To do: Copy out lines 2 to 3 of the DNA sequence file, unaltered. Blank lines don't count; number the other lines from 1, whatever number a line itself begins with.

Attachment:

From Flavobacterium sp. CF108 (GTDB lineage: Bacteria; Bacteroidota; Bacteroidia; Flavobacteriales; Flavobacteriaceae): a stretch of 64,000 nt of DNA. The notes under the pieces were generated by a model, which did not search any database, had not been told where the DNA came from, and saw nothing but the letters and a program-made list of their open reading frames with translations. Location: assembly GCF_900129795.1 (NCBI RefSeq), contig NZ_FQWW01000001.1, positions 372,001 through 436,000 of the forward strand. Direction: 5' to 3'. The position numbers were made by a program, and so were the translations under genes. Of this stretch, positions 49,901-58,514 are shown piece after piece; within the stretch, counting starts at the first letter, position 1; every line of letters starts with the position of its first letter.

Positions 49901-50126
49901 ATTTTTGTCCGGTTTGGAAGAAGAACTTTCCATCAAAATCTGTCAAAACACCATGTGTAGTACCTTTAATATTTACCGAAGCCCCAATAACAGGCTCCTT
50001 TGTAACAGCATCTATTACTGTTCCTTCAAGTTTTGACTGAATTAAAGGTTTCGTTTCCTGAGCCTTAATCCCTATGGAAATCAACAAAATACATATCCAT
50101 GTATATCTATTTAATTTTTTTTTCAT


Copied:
Positions 49901-50126
49901 ATTTTTGTCCGGTTTGGAAGAAGAACTTTCCATCAAAATCTGTCAAAACACCATGTGTAGTACCTTTAATATTTACCGAAGCCCCAATAACAGGCTCCTT